Bridgeport — More than a week after a historic blizzard dumped more than 3 feet of snow in some parts of Connecticut, snow removal is still a political issue.

In Bridgeport, some residents are even calling for Mayor Bill Finch’s resignation, starting a Facebook page this week that has more than 120 “likes” and launching an online petition. They say the city took too long to dig them out immediately after the storm, and now, they’re dealing with 20-foot-high mountains of snow piled at many intersections by plows.

In New Haven — which shares Bridgeport’s problems of high density, on-street parking, and roads too narrow for giant payloaders, dump trucks and snow plows — many are also incensed. Mounds of snow have reduced side streets from two lanes to one. Driving through them Wednesday was a cat-and-mouse game for cars approaching from opposite directions.

Officials in both cities responded with shrugs.


Snow piled at a New Haven site reserved for that purpose. (Photos by Dru Nadler)

“You know what? At some point, we do stop plowing, and we do stop removing snow,” said Mayor John DeStefano of New Haven.

The storm has already cost the city more than $2 million, DeStefano said. On Monday, with schools ready to be back in session, he decided enough was enough. “We’re essentially done except for emergency and safety issues for two days now.”

In Bridgeport, removal with payloaders and dump trucks, which involved as many as 50 contractors at some points last week, isn’t quite over. Those giant mountains are unsafe for drivers, and the city’s emergency management director Scott Appleby said it will likely be at least two weeks before they’re completely cleared.

The city faced the heaviest criticism for failing to deploy more plows during the storm itself, and for declaring a snow emergency and parking ban far too late. But Appleby said the storm got out of hand; forecasters originally called for 18 inches, and the city actually got as much as 38. So new workers couldn’t get into work to cover second shifts for plows and trucks.

“[For] anywhere from 2 inches to 20 inches of snow, the city’s plans were workable,” Appleby said. When it became clear there would be much more than that, “at 10:30 at night [on Friday, the day the storm hit], the system stalled.”

Appleby said the city learned many important lessons from the storm: Communicate better, with residents as well as weather forecasters. Institute parking bans and emergency declarations more in advance, even if it may seem a little premature.

Cut down on contracting, by far the biggest expense, if at all possible, maybe even by using volunteers or other agencies.

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A mountain of snow at a Bridgeport intersection created by plows, that will now have to be removed by payloaders and dump trucks.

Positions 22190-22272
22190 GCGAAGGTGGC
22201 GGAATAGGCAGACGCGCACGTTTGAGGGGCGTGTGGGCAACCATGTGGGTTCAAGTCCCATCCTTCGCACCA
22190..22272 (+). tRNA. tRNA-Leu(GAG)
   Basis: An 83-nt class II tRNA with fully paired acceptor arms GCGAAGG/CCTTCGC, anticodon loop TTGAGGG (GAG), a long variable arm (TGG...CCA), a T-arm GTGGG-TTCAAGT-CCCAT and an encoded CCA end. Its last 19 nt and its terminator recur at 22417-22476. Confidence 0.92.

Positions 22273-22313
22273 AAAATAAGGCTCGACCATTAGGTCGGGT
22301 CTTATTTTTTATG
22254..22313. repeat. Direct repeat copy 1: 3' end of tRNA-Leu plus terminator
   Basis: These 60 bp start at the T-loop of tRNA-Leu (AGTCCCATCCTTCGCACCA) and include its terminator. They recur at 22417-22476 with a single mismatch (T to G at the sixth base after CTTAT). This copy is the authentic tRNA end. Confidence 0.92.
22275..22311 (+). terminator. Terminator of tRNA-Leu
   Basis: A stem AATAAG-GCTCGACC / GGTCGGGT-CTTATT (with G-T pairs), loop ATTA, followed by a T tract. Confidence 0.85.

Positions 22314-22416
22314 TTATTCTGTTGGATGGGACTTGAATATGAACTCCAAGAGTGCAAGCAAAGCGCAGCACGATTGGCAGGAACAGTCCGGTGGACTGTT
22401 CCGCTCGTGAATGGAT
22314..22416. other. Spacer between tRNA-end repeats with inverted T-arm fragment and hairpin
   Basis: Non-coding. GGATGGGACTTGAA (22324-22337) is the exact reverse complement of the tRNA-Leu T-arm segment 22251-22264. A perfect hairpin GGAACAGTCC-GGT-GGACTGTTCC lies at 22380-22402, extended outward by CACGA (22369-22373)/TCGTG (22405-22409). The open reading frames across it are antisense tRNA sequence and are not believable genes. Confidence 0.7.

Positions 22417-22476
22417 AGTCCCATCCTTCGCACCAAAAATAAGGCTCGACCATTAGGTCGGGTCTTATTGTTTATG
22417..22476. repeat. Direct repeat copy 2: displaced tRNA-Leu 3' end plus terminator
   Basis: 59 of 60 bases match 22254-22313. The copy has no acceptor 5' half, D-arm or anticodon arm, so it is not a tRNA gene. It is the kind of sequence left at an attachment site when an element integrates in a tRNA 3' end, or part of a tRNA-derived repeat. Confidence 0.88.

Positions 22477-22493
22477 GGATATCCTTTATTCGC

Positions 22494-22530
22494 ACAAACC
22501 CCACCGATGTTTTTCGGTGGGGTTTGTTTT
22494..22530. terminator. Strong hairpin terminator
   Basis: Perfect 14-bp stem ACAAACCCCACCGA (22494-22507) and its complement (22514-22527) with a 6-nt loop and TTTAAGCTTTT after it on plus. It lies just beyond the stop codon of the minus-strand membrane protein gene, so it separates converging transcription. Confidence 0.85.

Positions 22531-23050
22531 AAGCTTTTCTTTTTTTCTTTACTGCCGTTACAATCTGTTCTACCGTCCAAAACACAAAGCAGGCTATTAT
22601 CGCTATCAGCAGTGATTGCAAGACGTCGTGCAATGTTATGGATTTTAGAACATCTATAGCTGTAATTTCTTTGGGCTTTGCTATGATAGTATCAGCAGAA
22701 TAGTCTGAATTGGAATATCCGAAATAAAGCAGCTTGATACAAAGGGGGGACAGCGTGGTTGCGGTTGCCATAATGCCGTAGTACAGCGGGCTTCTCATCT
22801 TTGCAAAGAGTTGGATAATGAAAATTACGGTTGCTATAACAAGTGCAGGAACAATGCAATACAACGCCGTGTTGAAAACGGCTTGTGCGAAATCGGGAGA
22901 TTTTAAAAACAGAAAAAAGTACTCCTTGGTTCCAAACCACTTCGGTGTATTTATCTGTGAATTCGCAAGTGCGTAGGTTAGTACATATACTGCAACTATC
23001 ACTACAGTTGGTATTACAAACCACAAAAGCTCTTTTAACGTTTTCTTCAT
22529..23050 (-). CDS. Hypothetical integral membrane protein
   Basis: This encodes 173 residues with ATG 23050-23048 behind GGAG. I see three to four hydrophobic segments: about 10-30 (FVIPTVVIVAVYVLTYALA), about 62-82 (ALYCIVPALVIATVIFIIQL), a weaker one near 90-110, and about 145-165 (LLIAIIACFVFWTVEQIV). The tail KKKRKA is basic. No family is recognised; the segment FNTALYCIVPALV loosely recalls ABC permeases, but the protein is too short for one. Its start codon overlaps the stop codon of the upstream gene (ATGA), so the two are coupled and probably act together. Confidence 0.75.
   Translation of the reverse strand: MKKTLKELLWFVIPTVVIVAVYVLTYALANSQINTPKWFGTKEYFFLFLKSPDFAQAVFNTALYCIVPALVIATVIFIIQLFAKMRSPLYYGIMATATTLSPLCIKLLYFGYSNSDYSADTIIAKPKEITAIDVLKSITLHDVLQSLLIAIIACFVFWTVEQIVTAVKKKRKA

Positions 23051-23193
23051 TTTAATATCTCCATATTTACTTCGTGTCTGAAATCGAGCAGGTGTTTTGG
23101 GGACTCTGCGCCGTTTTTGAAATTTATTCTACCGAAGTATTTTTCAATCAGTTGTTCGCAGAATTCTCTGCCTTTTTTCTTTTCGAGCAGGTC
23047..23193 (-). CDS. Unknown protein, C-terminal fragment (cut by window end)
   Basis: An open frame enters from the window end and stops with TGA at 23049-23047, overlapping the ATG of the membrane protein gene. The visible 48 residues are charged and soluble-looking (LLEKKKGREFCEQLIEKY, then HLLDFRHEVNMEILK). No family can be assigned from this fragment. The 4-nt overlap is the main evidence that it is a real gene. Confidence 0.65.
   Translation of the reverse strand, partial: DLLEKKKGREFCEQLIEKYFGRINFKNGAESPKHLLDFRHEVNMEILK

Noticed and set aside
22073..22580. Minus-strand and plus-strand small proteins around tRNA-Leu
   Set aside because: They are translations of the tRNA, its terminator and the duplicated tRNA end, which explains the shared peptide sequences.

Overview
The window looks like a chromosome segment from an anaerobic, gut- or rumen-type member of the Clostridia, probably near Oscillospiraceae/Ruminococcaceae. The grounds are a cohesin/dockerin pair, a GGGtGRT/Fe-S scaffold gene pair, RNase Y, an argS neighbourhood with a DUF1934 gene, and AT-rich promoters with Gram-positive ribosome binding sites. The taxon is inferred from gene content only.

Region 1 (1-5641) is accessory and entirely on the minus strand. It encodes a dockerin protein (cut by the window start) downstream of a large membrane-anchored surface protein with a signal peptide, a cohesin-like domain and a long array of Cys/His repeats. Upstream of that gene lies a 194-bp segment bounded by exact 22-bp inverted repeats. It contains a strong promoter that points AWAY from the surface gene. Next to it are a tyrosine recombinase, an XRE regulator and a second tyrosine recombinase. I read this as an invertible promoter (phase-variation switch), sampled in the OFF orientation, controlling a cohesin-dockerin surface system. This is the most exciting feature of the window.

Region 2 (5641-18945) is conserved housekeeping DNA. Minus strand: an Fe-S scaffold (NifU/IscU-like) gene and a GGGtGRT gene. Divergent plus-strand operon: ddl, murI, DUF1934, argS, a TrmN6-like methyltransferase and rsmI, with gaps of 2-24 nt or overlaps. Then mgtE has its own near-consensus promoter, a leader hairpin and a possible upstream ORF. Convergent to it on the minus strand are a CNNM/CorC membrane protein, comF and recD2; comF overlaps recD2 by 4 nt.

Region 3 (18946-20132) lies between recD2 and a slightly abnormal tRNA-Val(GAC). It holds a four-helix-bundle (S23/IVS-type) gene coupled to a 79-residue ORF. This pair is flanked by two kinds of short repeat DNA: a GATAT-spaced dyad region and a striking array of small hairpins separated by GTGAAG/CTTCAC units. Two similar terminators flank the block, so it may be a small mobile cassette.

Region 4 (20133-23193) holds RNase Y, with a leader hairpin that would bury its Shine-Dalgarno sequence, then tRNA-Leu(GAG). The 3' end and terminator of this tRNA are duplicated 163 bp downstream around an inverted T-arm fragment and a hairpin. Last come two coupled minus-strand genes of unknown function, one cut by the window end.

New Haven’s mayor, DeStefano, was less forthcoming with “lessons learned” that can help during another snow emergency.

“I think there are things you can learn, but the things you learn may have nothing to do with the storm you next experience,” he said.

Or, the money to implement lessons may not be there. The city could try to lock in contractors in advance at a fixed price to save money, but that usually requires paying something upfront before a storm is even forecast. Bringing in more equipment and staff means hiring more supervisors, which the city can’t afford. More outside contractors or National Guard members only go so far when they’re not familiar with New Haven’s streets in an emergency.

But notifying every resident of a parking ban in time, or plowing every side street that the city threatened to tow cars off of, is simply not possible. DeStefano said the best lesson residents could learn is to temper their expectations.

“It’s not perfect. In some places it’s not great, or desirable, but it’s manageable,” he said. “And we learn to manage it.”

That was small consolation for those in the Beaver Hills neighborhood of New Haven. On side streets that were never fully plowed, cars have been forced to park illegally for days after the city closed its free lots and garages once the parking ban was lifted.

Chris Betances, a senior at Southern Connecticut State University, said he was almost towed recently, despite having no other option.

“Good thing I was actually walking out to my car. And there was a tow truck literally right next to my car,” he said. “I was like, there’s no way you’re towing my car right now. Where else am I going to park, you know?”

Wednesday morning, he managed to find a legal parking spot by parallel parking between two mounds of snow.

Click here to see more information on this in Neena Satija’s blog Rant & Rail.

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